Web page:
Synopsis (from Goodreads):
Billionaire Byron Trumbo (no, not Donald Trump although people used to mix those two a lot) wants to sell his posh Hawaiian resort to a Japanese investor. He must make it appear prosperous while the deal is being struck. Unfortunately, due to the high prices, guests have been scarce and they are becoming even scarcer as someone or something is kidnapping and murdering them. Still such a notoriety can also be a magnet for certain people. Drawn by the sketchy news accounts, Eleanor Perry has come to Mauna Pele on a sort of pilgrimage, using her aunt Kidder’s 1866 travel diary as a guidebook. The events Kidder chronicled-tales of demons conjured up to rid the island of missionaries-seem to parallel the current events. As volcanoes erupt and vengeful gods and demons become more violent, Eleanor and her fellow guest, the indomitable Cordie Stumpf, attempt to get to the bottom of things and the bottom might be unusually deep. Then arrive Trumbo’s last wife, and his two misstresses, the official and the secret one – demons beware!
First let me tell you this one was hard to pigeonhole. A horror? Nah, not scary enough. A thriller? Too tame, too predictable and too funny at the same time even if the humour wasn’t deliberate in some scenes. A sci-fi? Hardly. Fantasy? Yes, up to a point, providing you consider gods and monsters from the Hawaiian mythology fantastic. A romance? Yes, up to a point. Adventure? Maybe but with a dash of supernatural…
The narration was divided roughly into two parts – you follow two modern women, Eleanor Perry and Cordie Stumpf, who are visiting Mauna Pele, a posh resort situated close to two active volcanoes, and, at the same time, you get to know Eleanor’s aunt Kidders from excerpts of her 19th century diary written back when Americans knew Hawaii as the Sandwich Islands. Literary condiment is there as well – Lorena Steward a.k.a. aunt Kidders while traveling around the world was for some time accompanied by Mark Twain AND they were falling in love. An exotic location, interesting myths surrounding volcanoes, two female leads and a well-known American writer…so much goodness combined. The result? A surprisingly poor novel.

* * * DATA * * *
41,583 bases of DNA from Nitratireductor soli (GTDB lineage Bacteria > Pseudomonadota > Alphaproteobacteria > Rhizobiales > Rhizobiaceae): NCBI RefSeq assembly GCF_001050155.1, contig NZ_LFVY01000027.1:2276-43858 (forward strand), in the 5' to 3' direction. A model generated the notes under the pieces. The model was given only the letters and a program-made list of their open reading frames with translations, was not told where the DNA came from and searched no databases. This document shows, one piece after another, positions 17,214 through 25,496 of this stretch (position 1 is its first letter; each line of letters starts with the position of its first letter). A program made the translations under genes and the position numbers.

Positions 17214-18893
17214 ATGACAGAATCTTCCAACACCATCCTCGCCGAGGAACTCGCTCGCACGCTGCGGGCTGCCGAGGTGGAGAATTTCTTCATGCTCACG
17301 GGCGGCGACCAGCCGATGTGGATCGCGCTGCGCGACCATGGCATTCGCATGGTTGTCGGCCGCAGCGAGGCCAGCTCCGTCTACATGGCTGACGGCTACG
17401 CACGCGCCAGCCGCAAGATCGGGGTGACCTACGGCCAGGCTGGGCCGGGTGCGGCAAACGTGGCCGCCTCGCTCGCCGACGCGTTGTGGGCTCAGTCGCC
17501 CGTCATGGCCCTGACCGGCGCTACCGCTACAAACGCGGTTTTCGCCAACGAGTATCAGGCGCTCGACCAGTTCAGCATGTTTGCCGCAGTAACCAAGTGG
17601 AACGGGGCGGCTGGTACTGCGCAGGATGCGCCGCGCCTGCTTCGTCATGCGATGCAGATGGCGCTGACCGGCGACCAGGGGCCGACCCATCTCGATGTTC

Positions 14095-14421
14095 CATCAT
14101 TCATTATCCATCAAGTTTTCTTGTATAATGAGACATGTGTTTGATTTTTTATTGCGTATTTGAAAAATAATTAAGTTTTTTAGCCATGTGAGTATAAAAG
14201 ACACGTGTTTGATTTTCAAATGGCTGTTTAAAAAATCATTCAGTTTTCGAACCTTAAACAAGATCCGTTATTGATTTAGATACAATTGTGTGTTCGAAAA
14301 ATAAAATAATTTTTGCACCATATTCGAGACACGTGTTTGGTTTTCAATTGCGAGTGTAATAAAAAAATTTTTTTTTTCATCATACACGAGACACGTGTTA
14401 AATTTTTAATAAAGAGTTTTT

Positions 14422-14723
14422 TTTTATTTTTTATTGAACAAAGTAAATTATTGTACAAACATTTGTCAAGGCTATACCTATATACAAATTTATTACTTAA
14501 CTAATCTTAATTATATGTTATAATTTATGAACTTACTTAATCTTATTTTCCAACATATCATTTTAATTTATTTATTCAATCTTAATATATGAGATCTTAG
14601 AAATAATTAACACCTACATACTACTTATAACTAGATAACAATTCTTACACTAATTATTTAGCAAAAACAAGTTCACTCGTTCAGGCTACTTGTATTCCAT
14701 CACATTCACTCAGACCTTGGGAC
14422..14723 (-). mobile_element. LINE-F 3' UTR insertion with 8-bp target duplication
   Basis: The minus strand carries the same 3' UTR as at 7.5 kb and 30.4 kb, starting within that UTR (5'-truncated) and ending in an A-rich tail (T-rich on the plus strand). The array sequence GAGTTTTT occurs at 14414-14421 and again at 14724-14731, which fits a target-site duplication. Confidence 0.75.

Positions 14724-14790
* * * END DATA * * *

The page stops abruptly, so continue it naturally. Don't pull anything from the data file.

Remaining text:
The diary was tedious but the contemporary narrative was in my opinion even worse – full of shark-jumping, flat characters who behaved like puppets… Cordie had so much potential but it was wasted by lackluster, meandering plot and the fact that, at one point, the author made her really jump the shark and save a kid – two mistakes I couldn’t swallow that gladly. Eleanor existed just because she had the precious diary; her budding romance was cut short for reason or reasons unknown – most likely because the author sucks at writing romance. The main baddie, Byron Trumbo, was cartoonishly greedy and vulgar for no good reason at all unless being obscenely rich means you are allowed any kind of stupid a behavior. Scenes with Hawaiian gods and demons I enjoyed the most as all those monsters were hilarious and scary at the same time. Still they weren’t enough to save the novel, not quite.
Unfortunately not one of better Dan Simmons’s novels I’ve had an opportunity to read. The research concerning mythological beasts was good, all the rest was definitely below par. Lower strata of meh.
Other books by Dan Simmons reviewed on this blog: